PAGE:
United Nations officials are urging several countries with particularly harsh abortion bans to increase legalization of the medical procedure, pointing out their current laws could be in breach of international human rights treaties.
In its periodic reviews of member countries’ policies to ensure they’re compliant with the Geneva Conventions, the U.N. Human Rights Committee is recommending that Ireland and Chile update their abortion laws to ensure access for more women. Those two countries have some of the most restrictive abortion policies in the world; Chile imposes a total ban on the procedure, while Ireland has a nearly total ban with an extremely narrow exception.
The U.N.’s report on Ireland recommends that the country’s law should be revised “to provide for additional exceptions in cases of rape, incest, serious risks to the health of the mother, or fatal fetal abnormality.” Right now, an Irish woman can only have an abortion if her life is in immediate danger, or if she gets three different doctors to confirm that she suffers from mental health issues that put her at risk for suicide.
When questioning Irish officials about the law, members of the human rights committee asked how forcing a pregnant woman at risk of suicide to be examined by three doctors before being allowed to proceed with an abortion could be “consistent with the obligation to protect her against mental torture.” They also pointed out that the harsh law “adversely affects vulnerable groups of women,” like the low-income women who may not be able to navigate the complicated medical requirements. Ultimately, their report concludes, Ireland’s laws are depriving women of their human rights.
Similarly, the committee is instructing Chile to “establish exceptions to the general prohibition of abortion, contemplating therapeutic abortion and in those cases in which the pregnancy is a consequence of a rape or incest.” U.N. officials expressed concern that an estimated 150,000 illegal abortions are performed in Chile each year, and encouraged lawmakers to “make sure that reproductive health services are accessible to all women and adolescents.”
Both Ireland and Chile have come under particular scrutiny over the past year for their harsh abortion policies, making international headlines for tragic cases in which women have been denied reproductive care. There were massive global protests after 31-year-old Savita Halappanavar’s death in Ireland, which could have been prevented if she had received an emergency abortion, and widespread outrage after an 11-year-old Chilean rape victim was forced to continue a risky pregnancy. In Ireland, pro-choice activists have been quietly helping women leave the country to terminate their pregnancies in other European nations, risking being sentenced to up to 14 years in prison for disseminating information about abortion.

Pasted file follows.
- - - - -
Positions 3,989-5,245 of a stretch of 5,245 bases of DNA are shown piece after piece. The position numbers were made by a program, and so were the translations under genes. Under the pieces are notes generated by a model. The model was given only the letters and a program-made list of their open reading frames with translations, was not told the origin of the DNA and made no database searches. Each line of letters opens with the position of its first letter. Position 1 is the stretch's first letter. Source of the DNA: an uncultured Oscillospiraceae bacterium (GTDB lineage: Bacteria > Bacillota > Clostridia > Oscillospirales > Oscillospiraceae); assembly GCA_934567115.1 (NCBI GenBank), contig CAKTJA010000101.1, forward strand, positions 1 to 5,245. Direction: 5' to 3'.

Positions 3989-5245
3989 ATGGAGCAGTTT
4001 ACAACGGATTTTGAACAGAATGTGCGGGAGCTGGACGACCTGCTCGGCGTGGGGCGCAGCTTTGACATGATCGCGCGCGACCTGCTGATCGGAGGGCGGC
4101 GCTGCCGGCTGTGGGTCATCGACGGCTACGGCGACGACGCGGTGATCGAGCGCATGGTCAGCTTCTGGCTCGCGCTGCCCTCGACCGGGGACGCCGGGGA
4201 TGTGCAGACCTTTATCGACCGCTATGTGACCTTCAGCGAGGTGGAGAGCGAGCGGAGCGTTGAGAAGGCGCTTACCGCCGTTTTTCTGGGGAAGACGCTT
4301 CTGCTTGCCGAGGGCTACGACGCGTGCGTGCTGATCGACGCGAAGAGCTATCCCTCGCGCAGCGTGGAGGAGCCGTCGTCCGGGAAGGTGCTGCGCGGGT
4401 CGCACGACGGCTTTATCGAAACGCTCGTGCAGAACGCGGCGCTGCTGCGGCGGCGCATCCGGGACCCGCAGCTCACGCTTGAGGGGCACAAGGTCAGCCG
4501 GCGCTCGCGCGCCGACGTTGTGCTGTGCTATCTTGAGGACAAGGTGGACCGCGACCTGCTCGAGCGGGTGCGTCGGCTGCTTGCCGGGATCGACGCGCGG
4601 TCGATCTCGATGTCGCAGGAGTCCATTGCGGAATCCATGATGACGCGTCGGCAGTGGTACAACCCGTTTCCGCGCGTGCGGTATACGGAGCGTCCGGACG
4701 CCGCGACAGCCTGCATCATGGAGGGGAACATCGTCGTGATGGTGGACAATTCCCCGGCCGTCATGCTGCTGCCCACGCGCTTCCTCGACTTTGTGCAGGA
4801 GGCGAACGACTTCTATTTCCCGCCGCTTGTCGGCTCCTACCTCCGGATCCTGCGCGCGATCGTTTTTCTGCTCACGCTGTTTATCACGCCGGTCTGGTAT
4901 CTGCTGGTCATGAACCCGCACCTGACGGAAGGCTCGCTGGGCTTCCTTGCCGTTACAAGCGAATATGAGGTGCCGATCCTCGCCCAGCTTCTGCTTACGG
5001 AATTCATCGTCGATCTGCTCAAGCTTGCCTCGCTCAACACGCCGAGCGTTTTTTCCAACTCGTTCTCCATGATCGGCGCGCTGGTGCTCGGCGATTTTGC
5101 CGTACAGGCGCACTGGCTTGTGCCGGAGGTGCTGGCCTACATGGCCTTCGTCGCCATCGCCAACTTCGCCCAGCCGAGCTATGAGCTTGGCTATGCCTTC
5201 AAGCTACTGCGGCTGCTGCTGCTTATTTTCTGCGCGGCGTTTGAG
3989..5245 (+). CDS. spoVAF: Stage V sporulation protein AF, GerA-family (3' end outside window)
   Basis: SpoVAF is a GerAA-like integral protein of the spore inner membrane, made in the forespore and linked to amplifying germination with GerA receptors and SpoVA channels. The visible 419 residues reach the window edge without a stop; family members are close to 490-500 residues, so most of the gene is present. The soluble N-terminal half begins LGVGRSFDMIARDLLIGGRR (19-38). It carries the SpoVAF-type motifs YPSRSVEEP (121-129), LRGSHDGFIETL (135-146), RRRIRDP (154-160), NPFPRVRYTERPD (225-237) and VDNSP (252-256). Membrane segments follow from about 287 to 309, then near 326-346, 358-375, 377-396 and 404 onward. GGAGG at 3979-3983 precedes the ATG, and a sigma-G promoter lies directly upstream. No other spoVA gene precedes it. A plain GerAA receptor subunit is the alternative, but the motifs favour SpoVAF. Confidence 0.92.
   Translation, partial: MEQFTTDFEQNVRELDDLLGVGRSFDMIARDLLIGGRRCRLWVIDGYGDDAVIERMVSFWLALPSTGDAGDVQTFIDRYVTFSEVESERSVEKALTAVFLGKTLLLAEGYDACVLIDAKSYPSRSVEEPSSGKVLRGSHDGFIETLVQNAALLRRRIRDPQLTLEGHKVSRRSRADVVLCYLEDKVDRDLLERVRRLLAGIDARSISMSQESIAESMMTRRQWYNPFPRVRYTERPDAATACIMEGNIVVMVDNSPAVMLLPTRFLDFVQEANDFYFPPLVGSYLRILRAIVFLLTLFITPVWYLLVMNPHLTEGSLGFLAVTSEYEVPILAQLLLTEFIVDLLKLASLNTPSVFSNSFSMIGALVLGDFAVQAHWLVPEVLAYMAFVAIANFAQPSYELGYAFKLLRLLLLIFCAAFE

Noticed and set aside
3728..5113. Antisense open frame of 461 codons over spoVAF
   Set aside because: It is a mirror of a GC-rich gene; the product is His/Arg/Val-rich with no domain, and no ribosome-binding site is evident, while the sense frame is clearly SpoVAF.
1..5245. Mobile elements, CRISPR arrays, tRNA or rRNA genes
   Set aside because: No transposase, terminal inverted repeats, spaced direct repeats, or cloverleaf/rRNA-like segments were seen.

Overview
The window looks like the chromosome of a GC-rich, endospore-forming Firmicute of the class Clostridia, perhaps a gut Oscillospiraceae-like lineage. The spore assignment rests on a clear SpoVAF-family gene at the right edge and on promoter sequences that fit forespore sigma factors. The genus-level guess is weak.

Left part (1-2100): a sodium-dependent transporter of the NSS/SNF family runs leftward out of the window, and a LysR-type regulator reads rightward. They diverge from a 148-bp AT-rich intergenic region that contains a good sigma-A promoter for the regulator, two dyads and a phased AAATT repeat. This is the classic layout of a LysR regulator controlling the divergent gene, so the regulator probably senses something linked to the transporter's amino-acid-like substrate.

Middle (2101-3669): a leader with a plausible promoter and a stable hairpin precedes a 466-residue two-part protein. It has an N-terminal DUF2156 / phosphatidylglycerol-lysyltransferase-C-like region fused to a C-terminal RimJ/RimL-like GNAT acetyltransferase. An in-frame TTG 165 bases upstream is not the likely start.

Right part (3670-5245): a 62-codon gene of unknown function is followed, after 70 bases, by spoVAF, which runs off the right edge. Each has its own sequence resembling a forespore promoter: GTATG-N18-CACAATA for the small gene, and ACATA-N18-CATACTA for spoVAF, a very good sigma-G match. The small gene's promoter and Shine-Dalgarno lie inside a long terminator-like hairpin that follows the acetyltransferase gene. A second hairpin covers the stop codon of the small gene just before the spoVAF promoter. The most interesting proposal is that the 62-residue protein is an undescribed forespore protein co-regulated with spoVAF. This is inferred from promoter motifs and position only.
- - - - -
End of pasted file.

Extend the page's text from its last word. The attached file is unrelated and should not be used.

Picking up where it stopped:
The United Nations has long taken the stance that countries should not deprive women of their reproductive options. Previous U.N. reports have urged countries around the world to remove their “unnecessary barriers” to abortion, pointing out that thousands of young, poor women in developing nations are dying because of illegal abortion procedures in unsafe conditions.
This isn’t an issue that the United States is necessarily above, either. Although abortion is legal in this country, lawmakers have still imposed significant hurdles to the procedure on the state level that prevent many women from being able to exercise their reproductive rights. Perhaps the best example of that unfolding dynamic is Texas, where a harsh new law has forced half of the state’s abortion clinics to close and left thousands of women with few options. Earlier this year, a reproductive rights group took that case all the way to the United Nations, arguing that Texas has created a human rights crisis.